Take the 2-minute tour ×
Information Security Stack Exchange is a question and answer site for Information security professionals. It's 100% free, no registration required.

I keep getting spam emails from myself (and I am sending them to others as well) on my Yahoo Mail account. I have already went through two password changes which I thought were secure. My very last one had 14 characters (although it consisted of two dictionary words) and a symbol. Is it just a case of my password consistently being cracked, or is something else going on?

share|improve this question
2  
Are they appearing in your sent folder? The most common cause of sent spam is not having it sent from your mail account, but just having it's sender address spoofed. –  Rory Alsop Feb 27 '13 at 23:20
    
Read security.stackexchange.com/q/4887/485 and security.stackexchange.com/q/1601/485 - do either of these answer your question? –  Rory Alsop Feb 27 '13 at 23:21
1  
@RoryAlsop There is nothing in my sent folder, so I think I did get spoofed, but people on my contact list also received these emails - how is this possible? –  John Roberts Feb 27 '13 at 23:50
    
Last week, three of my friends, who don't know eachother, all with Yahoo accounts saw similar behaviour. Something is going on. Mailing lists seem to be hit too. I was worried that it was me for a bit :-) –  mgjk Feb 28 '13 at 2:22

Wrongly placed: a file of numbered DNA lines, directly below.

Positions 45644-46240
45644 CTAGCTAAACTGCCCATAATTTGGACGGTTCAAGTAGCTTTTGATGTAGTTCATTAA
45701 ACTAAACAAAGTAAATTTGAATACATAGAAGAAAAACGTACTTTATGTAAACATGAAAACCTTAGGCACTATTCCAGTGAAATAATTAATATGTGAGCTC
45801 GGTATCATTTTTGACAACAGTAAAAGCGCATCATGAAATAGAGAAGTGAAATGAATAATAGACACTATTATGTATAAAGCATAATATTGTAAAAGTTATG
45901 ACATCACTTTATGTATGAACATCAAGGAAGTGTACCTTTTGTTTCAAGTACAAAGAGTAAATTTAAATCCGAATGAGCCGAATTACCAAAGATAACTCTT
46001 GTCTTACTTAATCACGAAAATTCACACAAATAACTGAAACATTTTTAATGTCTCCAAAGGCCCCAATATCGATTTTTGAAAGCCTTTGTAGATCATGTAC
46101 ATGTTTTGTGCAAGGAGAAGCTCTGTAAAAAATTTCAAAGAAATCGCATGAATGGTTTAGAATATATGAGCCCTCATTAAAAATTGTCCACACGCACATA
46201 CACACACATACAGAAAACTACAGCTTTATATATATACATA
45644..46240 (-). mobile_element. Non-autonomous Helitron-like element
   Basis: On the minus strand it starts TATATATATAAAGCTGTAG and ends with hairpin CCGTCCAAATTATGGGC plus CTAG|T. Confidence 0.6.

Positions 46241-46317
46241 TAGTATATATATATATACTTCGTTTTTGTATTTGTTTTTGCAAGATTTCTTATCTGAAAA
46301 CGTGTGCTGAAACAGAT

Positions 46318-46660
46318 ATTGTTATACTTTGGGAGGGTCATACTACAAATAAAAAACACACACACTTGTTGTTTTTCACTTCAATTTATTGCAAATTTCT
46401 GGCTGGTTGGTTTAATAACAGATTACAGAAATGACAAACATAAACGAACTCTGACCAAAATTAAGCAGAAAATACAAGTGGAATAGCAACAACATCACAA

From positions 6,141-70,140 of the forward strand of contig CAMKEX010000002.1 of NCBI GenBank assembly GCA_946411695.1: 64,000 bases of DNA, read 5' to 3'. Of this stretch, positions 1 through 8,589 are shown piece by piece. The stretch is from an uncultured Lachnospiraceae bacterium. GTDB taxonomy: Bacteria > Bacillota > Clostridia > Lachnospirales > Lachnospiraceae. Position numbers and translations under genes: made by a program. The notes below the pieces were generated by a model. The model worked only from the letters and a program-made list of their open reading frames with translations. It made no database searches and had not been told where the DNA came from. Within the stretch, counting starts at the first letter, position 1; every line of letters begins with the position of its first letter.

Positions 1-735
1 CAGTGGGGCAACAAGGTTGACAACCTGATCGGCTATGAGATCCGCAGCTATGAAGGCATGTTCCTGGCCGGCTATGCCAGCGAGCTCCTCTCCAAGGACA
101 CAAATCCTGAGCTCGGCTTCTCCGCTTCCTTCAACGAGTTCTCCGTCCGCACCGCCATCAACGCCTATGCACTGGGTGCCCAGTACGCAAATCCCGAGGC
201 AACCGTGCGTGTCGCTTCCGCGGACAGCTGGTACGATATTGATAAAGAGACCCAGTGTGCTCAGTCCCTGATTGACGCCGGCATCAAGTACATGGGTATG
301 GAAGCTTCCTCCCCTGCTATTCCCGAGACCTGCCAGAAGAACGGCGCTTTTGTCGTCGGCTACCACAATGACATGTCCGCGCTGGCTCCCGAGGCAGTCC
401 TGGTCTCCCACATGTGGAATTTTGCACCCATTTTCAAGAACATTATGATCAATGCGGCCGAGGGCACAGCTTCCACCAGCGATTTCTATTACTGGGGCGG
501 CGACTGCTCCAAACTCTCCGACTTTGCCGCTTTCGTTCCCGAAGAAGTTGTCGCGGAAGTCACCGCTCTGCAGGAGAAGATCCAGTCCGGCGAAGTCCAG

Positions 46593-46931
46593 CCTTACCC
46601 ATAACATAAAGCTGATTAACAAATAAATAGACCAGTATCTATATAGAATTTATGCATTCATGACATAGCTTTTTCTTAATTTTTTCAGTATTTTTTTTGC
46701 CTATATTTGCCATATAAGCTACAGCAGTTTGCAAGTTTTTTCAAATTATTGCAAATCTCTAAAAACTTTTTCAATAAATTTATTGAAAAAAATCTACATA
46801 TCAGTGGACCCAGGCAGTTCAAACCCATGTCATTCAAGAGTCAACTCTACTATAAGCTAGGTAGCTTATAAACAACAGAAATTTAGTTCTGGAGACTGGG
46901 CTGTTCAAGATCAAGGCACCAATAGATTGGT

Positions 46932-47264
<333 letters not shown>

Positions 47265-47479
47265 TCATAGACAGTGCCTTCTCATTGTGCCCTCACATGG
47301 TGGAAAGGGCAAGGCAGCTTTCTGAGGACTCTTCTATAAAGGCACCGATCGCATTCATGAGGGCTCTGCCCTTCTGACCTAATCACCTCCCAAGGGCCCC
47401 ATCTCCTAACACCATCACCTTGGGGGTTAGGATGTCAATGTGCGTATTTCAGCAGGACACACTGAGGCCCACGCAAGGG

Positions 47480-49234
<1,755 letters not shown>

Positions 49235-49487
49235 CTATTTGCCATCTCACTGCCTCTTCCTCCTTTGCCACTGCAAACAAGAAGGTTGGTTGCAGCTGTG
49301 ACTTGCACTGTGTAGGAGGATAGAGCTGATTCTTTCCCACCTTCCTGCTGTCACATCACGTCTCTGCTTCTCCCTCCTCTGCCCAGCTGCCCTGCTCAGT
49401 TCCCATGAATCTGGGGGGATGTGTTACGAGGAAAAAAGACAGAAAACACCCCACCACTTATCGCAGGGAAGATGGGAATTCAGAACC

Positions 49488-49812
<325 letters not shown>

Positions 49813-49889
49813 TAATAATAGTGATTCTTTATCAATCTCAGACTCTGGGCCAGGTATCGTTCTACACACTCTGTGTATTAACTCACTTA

4 Answers 4

up vote 2 down vote accepted

There are a number of things that could cause your account to be hijacked. Generally speaking an insecure password is not high on the list unless its been taken from a site that was recently hacked. To prevent against this, make sure you do NOT reuse passwords on different sites.

What's more likely is that your computer has some kind of malware installed on it and is key-logging your passwords whenever you change them. In the case of spammers it's rare for them to manually target your account specifically (by say trying to reset your password using recovery questions etc).

I'd suggest using two factor authentication to sign into you email if you use a service like gmail that supports it.

I'd also suggest you check your computer for viruses/malware and ensure that any other devices you regularly log into (home/work/school etc PC's) are scanned as well.

Finally, its possible that someone might be intercepting un-encrypted login traffic if you are signing into something like hotmail where SSL isn't enabled by default. It's worth ensuring that your wifi traffic is encrypted and that users on any wired connection are trustworthy.

With any luck, one of the above recommendations will solve your problems. Good luck!

Edit: As rory has suggested, your account may be spoofed and not actually compromised. Check your outbox/sent items to see if the email has indeed come from you. It might also be worth while checking the mail headers to see if it comes from your network or from somewhere else.

share|improve this answer

Is this likely to be related to the Yahoo! Xtra breach that affected large numbers of people in New Zealand? (Hint: If you're an Xtra customer and use a @yahoo.co.nz or @xtra.co.nz email address regularly, the answer is probably yes!)